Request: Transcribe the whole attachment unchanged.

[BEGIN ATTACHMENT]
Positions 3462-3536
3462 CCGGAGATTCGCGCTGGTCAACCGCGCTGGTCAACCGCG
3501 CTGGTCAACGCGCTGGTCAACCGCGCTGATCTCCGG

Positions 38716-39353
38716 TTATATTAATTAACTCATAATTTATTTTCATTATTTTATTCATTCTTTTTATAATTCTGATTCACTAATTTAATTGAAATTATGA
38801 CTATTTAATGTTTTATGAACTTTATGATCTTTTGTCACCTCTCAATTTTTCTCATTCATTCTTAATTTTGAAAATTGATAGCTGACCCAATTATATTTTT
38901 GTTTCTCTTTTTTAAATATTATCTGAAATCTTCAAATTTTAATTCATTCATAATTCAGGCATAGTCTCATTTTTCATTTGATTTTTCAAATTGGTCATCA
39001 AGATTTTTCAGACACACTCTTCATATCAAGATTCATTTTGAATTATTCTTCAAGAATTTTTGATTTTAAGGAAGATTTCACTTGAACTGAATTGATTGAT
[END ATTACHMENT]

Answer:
Positions 3462-3536
3462 CCGGAGATTCGCGCTGGTCAACCGCGCTGGTCAACCGCG
3501 CTGGTCAACGCGCTGGTCAACCGCGCTGATCTCCGG

Positions 38716-39353
38716 TTATATTAATTAACTCATAATTTATTTTCATTATTTTATTCATTCTTTTTATAATTCTGATTCACTAATTTAATTGAAATTATGA
38801 CTATTTAATGTTTTATGAACTTTATGATCTTTTGTCACCTCTCAATTTTTCTCATTCATTCTTAATTTTGAAAATTGATAGCTGACCCAATTATATTTTT
38901 GTTTCTCTTTTTTAAATATTATCTGAAATCTTCAAATTTTAATTCATTCATAATTCAGGCATAGTCTCATTTTTCATTTGATTTTTCAAATTGGTCATCA
39001 AGATTTTTCAGACACACTCTTCATATCAAGATTCATTTTGAATTATTCTTCAAGAATTTTTGATTTTAAGGAAGATTTCACTTGAACTGAATTGATTGAT